For example, imagine an interstate truck driver who lives in Iowa and works for a Virginia-based company. How would this truck driver be placed on light work duty if the closest corporate facility is over 1,000 miles away?
The recent amendment to Iowa law attempted to solve this issue by establishing that an employee who travels in excess of 50% of his time can be made to take light work (aka considered geographically reasonable) at the employer’s principal place of business or an established place of operation where the employee has previously worked. This change will greatly affect the trucking industry in Iowa and has the chance to decrease the indemnity payments on such claims.
The legislature amended Iowa law to remove shoulder injuries as industrial disabilities and instead making them a schedule member injury. Under this change, the maximum number of weeks for the schedule injury is set at 400. The legislative purpose for this amendment was to reduce the high cost to employers for employee shoulder injuries. This will reduce the value of such claims, thereby reducing the extent of subrogation claims relating to shoulder injuries.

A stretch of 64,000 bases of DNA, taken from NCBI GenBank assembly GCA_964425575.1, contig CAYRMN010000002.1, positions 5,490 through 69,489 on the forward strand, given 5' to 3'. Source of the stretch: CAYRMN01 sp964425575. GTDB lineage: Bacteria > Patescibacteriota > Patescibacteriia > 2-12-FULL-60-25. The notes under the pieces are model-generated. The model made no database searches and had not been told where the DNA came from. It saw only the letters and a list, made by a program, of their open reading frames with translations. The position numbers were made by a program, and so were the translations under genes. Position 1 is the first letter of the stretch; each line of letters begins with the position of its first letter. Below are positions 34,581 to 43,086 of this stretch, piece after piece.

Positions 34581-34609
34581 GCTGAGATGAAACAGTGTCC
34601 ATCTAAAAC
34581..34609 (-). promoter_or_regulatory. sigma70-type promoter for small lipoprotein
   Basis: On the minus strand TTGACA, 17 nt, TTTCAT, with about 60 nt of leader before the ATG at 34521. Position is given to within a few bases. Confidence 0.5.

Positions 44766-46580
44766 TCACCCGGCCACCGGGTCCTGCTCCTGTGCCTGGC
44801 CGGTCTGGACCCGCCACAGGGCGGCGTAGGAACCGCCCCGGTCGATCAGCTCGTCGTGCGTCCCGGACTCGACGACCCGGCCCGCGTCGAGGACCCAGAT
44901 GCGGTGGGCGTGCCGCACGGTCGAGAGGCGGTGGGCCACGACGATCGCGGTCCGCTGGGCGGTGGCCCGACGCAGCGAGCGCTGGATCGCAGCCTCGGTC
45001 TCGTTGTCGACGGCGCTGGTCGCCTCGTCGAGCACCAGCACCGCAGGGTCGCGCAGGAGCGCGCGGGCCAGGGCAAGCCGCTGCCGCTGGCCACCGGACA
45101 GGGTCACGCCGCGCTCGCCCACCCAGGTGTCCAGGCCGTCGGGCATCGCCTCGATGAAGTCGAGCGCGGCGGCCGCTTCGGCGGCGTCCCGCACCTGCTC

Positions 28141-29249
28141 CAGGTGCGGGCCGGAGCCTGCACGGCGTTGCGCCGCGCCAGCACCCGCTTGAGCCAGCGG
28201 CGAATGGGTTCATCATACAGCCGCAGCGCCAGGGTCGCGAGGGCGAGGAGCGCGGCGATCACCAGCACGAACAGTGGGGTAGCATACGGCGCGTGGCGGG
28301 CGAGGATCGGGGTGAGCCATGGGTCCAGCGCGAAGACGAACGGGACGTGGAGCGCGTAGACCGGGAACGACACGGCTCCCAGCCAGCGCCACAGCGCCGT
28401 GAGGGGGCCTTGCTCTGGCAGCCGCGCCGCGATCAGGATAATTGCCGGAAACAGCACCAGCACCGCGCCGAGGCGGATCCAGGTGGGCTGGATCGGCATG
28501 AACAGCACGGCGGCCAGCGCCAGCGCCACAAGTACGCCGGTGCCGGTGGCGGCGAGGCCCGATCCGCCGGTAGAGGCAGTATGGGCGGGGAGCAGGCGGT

Other schedule injuries
Changes the law to require that all future schedule injuries be based solely on the impairment rating according to American Medical Association guides. This change instills added consistency to a system where results and recoveries can be varied and inconsistent
Refusal of claimant to attend IME
The employer/carrier has been provided with additional powers to refuse payment of weekly benefits when the claimant refuses to attend the defense independent medical exam. This will greatly increase the ability of the insurance carrier to conduct quick and effective IMEs.
Change to compensability
The law was changed to make IME fees not compensable for the employee in situations where the claim goes to trial and is determined to be not compensable. This change will likely limit the number of fraudulent claims by adding to the potential costs of a failed claim. Since this cost is often absorbed by the law firm handling the claim, this will also affect the pool of attorneys willing to handle such cases.
Interest on unpaid benefits
The law was changed to reduce the interest paid on unpaid benefits from 10% to approximately 3%. The new interest rate calculation is based upon the annual rate for one-year treasury notes, plus 2%.
PPD start date